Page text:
ROUSES POINT — Trustee candidates here all want to see more family-based activities and better use of the Rouses Point Civic Center.
They are also concerned about village finances and the impending closure of the Pfizer plant.
Two seats are up for grabs, with incumbent Brad Martin challenged by political newcomers Sonya Rule-LaRoche and Andrew Vincelette.
Incumbent Steve Maskell opted not to run for re-election.
The Press-Republican asked the candidates the same questions about their intentions should they be elected.
What would you want to accomplish as Village Board member?
Martin: “The main thing is keeping an eye on the budget. And keeping costs down so people will stay here.”
That’s another priority — having enough to offer in the village that residents want to remain there and even attract new families, he said.
“We need businesses here in the village,” he said. “And our water and sewer costs — they’re still cheaper than most places around.”
Martin has focused a lot on bringing in family activities during his first term, and he wants to continue doing so.
New events are coming to the Rouses Point Civic Center, he said, along with a farmers market on the lawn of Dodge Memorial Library and other activities he said are in the works.
Rule-LaRoche: Her first move, she said, would be “to get in there and see how the village is running right now.”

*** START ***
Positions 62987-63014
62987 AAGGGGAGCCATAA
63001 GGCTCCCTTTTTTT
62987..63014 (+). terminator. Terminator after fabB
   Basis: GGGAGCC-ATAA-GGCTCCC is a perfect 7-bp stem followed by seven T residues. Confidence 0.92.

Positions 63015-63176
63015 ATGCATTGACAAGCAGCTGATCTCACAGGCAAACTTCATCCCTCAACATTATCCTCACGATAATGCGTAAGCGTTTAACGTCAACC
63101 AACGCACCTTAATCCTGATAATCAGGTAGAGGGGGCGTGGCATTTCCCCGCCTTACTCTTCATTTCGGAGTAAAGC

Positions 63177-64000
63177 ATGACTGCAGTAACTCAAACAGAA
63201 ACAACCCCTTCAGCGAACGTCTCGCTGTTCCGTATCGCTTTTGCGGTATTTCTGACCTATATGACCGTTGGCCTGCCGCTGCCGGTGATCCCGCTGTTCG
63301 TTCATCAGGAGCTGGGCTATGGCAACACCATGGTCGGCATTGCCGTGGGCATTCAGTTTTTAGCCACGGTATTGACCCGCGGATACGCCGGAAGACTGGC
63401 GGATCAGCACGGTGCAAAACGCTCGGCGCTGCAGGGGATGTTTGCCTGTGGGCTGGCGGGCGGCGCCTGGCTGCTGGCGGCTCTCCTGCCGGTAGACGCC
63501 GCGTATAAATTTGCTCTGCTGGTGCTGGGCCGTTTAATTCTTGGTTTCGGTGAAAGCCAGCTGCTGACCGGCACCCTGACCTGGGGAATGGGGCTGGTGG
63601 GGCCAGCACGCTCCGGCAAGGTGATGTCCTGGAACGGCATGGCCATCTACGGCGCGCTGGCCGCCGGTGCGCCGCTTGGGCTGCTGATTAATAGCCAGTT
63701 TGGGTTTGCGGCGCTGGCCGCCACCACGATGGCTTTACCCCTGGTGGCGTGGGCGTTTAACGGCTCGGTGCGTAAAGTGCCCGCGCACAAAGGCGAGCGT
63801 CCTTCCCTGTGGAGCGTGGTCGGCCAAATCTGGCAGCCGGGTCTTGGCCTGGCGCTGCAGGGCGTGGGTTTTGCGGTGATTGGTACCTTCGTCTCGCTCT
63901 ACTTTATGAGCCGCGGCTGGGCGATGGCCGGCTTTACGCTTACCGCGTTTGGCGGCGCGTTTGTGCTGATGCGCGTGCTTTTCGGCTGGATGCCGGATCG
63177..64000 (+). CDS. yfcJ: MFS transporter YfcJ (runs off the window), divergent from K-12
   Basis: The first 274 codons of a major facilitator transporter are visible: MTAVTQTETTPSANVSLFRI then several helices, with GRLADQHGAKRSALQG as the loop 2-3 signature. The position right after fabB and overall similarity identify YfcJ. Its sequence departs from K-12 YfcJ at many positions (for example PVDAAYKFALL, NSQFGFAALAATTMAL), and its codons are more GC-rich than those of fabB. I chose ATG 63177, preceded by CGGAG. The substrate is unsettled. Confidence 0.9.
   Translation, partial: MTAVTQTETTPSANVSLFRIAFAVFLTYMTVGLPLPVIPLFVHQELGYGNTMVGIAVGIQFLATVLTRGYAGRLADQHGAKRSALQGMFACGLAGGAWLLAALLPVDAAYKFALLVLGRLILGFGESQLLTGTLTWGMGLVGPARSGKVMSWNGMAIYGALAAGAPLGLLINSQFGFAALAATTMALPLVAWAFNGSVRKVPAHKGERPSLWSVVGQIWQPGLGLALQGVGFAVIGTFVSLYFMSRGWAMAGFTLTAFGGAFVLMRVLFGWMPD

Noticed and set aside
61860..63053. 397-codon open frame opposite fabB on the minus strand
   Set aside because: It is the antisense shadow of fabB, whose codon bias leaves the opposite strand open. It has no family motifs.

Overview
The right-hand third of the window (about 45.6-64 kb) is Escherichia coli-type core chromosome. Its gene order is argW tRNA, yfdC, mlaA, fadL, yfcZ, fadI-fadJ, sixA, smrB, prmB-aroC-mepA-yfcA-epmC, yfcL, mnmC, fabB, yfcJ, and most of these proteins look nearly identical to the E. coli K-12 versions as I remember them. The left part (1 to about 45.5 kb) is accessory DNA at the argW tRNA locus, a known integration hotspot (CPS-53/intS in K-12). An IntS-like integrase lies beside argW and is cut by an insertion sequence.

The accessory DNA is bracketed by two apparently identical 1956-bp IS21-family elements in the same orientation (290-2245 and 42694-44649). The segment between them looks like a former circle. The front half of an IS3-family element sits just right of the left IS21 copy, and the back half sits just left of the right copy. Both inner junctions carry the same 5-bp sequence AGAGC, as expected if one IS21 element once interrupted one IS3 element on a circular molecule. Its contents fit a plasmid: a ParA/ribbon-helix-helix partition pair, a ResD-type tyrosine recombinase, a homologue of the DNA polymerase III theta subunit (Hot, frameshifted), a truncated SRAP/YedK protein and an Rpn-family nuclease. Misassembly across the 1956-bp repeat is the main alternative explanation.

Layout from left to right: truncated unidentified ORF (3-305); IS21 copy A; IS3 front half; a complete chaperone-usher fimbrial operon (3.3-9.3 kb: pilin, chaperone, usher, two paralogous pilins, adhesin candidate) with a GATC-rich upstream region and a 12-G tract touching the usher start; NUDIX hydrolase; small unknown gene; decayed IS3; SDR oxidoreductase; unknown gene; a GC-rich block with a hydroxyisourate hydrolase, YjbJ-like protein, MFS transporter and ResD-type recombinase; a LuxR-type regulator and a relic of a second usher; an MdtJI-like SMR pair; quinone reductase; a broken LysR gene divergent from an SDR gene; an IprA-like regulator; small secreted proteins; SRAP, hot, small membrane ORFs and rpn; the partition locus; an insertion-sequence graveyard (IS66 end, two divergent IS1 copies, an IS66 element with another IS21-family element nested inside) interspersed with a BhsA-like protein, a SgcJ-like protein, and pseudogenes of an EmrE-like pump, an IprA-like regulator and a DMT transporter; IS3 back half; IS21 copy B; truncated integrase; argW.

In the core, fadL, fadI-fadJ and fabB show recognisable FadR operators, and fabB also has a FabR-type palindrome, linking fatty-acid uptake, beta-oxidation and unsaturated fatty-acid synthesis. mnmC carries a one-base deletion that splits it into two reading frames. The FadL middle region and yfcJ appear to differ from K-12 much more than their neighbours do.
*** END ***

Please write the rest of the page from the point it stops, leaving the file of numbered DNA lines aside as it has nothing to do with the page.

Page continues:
She wants to try to attract new businesses, see what possibilities there might be for the Pfizer facility, which is likely to close down this year.
And she, too, wants to see more family activities locally.
“Summer programs at the Civic Center, indoor soccer, baseball clinics, rollerblading, craft shows — it would be nice to have something locally here instead of Plattsburgh. Either parents can’t afford to go down there or don’t want to drive that far at night.
“I just want to utilize (recreation facilities) more efficiently.”
Vincelette: “Family is my biggest thing,” he said. “So many families around here are looking for things to do, but there’s nothing locally. At the Civic Center, the playground is unsafe for the kids; it’s falling apart.”
Work done last year wasn’t enough, he said, adding he would be willing help raise money for new play equipment. He, too, sees the Civic Center building as having tremendous potential. And fees from kids’ soccer, for example, could bring in revenue, he said.
Vincelette is worried about the loss of Pfizer. “They pay two thirds of the village’s water and electric bills, he said, and that loss will inflate rates for everyone else.